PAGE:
Water flowing from Ein Avdat has cut a beautiful, narrow canyon through the area's soft white chalk, forming a marvelous oasis that offers the ideal respite from your desert travels. Walk toward the thickets of rushes and look for ibex tracks, made with pointed hoofs that enable these agile creatures to climb sheer rock faces. It's not easy to spot an ibex—their coats have striped markings that resemble the rock's strata. Rock pigeons, sooty falcons, and Egyptian vultures (black-and-white feathers, bright yellow beak, and long, pinkish legs) nest in the natural holes in the soft rock and in cliff ledges.
The big surprise at Ein Avdat is the Ein Marif pools of ice-cold, spring-fed water, complete with a splashing waterfall. To reach this cool oasis, shaded by the surrounding cliffs, walk carefully along the spring and across the dam toward the waterfall. Swimming and drinking the water are not allowed (you'll not be sorely tempted, though—the water is swarming with tadpoles),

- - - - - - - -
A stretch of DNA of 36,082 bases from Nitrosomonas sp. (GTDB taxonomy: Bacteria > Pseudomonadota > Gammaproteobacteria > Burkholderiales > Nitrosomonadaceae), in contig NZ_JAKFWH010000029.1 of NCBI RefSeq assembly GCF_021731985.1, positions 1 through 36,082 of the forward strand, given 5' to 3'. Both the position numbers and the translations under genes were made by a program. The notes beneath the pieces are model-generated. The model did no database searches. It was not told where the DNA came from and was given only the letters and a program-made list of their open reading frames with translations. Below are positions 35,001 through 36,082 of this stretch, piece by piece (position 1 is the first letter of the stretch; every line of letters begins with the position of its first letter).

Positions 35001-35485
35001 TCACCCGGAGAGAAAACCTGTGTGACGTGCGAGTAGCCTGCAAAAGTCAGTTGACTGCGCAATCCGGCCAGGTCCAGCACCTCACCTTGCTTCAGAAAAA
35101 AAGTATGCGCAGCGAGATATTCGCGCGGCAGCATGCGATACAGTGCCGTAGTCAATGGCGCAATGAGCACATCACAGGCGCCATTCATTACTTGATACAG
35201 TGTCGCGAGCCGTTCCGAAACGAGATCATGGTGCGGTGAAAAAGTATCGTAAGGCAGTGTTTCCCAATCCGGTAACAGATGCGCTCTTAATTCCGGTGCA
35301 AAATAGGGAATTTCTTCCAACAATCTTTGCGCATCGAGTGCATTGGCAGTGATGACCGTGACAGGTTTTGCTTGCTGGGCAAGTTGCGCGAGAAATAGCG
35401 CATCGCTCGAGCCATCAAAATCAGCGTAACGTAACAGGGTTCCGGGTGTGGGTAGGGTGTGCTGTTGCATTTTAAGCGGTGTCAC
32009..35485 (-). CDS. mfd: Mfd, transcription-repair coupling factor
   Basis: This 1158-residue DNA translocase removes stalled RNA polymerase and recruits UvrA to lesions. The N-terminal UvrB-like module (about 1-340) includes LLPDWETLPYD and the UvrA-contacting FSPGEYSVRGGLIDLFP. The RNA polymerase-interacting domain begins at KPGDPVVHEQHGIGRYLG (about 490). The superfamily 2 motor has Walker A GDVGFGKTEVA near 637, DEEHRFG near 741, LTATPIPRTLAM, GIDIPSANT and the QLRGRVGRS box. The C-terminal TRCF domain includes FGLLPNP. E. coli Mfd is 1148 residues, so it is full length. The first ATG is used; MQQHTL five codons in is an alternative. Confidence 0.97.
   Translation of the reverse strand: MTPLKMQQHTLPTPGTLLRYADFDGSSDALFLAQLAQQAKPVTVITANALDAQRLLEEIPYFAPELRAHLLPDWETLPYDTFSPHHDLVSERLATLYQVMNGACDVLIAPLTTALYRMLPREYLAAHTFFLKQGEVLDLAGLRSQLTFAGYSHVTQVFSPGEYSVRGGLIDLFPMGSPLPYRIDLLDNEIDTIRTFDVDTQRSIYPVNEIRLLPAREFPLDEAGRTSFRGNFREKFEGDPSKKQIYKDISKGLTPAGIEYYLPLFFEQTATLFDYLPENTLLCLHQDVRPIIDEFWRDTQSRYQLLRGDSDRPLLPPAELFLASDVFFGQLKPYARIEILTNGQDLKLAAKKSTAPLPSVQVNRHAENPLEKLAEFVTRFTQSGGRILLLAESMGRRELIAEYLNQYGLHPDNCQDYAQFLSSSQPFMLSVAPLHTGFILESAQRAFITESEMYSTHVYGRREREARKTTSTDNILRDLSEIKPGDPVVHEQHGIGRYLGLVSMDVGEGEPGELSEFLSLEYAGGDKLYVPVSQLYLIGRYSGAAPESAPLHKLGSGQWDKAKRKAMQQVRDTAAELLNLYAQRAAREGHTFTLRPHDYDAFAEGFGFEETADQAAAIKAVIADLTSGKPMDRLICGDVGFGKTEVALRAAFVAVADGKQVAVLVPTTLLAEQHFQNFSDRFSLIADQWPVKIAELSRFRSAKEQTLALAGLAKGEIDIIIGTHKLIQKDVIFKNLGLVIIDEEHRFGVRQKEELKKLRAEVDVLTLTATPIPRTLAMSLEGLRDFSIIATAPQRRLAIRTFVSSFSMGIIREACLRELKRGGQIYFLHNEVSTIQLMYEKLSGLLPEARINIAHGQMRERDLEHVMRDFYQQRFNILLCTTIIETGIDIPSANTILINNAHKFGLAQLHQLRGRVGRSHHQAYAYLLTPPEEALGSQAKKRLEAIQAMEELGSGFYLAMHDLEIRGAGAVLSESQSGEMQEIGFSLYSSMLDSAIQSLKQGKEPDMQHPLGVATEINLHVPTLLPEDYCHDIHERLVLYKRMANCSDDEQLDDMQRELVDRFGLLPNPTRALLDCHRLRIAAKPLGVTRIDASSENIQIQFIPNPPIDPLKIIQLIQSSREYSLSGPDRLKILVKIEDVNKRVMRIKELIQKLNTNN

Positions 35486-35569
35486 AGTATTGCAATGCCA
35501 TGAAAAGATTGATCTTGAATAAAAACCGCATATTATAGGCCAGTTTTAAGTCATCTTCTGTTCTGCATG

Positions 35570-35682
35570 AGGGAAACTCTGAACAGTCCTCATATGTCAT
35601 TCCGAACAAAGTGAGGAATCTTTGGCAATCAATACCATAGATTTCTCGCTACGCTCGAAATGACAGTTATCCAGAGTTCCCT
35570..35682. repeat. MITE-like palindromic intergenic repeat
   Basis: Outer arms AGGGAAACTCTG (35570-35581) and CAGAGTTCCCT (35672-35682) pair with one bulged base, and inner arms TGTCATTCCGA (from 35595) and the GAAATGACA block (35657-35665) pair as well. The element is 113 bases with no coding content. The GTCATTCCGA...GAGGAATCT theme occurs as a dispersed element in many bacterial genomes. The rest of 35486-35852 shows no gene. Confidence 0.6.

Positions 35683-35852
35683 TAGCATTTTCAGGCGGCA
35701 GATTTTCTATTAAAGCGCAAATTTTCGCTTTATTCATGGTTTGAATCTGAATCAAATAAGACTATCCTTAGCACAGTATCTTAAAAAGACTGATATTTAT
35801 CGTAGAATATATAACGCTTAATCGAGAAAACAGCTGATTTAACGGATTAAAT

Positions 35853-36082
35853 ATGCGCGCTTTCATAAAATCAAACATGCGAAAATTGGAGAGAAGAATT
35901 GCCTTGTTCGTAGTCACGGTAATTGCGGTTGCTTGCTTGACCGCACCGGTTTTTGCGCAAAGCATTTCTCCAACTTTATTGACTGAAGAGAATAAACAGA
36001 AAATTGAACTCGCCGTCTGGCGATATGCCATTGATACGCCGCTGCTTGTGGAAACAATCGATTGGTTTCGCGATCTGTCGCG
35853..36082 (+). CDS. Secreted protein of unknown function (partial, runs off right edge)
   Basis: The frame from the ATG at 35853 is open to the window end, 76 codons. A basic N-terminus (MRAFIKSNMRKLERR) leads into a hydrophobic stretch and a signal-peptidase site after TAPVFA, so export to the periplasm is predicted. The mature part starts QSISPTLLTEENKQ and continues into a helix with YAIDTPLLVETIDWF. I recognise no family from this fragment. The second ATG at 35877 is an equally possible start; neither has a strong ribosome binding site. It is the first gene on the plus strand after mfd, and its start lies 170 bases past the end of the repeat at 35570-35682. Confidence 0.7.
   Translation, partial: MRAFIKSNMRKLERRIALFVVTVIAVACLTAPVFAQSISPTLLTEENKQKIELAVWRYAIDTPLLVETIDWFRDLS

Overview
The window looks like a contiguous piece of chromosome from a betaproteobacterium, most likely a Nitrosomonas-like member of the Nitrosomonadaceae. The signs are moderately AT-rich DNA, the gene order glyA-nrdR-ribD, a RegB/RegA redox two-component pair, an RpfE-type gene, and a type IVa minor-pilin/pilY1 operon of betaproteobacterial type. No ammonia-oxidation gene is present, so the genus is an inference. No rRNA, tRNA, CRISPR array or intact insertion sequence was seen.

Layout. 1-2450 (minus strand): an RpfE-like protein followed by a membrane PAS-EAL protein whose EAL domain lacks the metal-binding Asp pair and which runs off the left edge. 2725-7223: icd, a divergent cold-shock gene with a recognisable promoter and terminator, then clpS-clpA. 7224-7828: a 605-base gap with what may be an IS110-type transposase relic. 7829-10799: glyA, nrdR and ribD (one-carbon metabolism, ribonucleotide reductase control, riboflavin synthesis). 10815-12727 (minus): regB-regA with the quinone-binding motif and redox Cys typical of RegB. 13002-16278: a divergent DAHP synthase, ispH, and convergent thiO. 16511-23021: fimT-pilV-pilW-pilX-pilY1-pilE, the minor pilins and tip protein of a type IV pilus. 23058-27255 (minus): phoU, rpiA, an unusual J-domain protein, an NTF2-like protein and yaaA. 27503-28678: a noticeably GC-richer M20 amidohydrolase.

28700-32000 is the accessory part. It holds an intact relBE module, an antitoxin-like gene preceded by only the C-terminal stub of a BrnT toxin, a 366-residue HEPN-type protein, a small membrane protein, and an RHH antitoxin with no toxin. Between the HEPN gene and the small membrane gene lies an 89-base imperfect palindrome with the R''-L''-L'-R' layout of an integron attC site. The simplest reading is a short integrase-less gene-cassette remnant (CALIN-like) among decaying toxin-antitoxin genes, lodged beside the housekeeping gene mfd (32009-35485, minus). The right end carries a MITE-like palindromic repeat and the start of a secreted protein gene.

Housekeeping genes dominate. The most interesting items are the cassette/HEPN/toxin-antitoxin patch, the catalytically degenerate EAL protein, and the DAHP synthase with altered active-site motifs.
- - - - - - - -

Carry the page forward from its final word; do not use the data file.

but enjoying the sight and sound of water in the arid Negev certainly is. The trail leads through stands of Euphrates poplars, and by caves inhabited by monks during Byzantine days, and then continues up the cliff side (using ladders and stone steps), but you can't follow it unless your party has two cars and leaves one at the destination. The easier and more common option is to walk along the streambed from the lower entrance to the Ein Marif pools at the foot of the waterfall and then return along the same path.